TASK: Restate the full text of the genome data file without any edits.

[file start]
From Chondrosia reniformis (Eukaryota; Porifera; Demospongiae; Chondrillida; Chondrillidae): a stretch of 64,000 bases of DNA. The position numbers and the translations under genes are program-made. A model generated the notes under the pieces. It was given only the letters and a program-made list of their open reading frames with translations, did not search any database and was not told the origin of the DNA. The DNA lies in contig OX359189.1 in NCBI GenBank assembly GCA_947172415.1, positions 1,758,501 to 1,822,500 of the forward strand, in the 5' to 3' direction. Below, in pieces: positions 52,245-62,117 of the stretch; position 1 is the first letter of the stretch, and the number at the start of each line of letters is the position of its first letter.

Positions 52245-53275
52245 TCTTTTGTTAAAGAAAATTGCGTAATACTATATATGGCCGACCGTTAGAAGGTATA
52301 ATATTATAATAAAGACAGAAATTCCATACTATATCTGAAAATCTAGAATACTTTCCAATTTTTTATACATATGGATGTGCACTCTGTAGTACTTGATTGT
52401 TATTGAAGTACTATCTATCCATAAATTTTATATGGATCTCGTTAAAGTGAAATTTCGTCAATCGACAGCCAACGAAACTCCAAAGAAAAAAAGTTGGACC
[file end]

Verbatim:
From Chondrosia reniformis (Eukaryota; Porifera; Demospongiae; Chondrillida; Chondrillidae): a stretch of 64,000 bases of DNA. The position numbers and the translations under genes are program-made. A model generated the notes under the pieces. It was given only the letters and a program-made list of their open reading frames with translations, did not search any database and was not told the origin of the DNA. The DNA lies in contig OX359189.1 in NCBI GenBank assembly GCA_947172415.1, positions 1,758,501 to 1,822,500 of the forward strand, in the 5' to 3' direction. Below, in pieces: positions 52,245-62,117 of the stretch; position 1 is the first letter of the stretch, and the number at the start of each line of letters is the position of its first letter.

Positions 52245-53275
52245 TCTTTTGTTAAAGAAAATTGCGTAATACTATATATGGCCGACCGTTAGAAGGTATA
52301 ATATTATAATAAAGACAGAAATTCCATACTATATCTGAAAATCTAGAATACTTTCCAATTTTTTATACATATGGATGTGCACTCTGTAGTACTTGATTGT
52401 TATTGAAGTACTATCTATCCATAAATTTTATATGGATCTCGTTAAAGTGAAATTTCGTCAATCGACAGCCAACGAAACTCCAAAGAAAAAAAGTTGGACC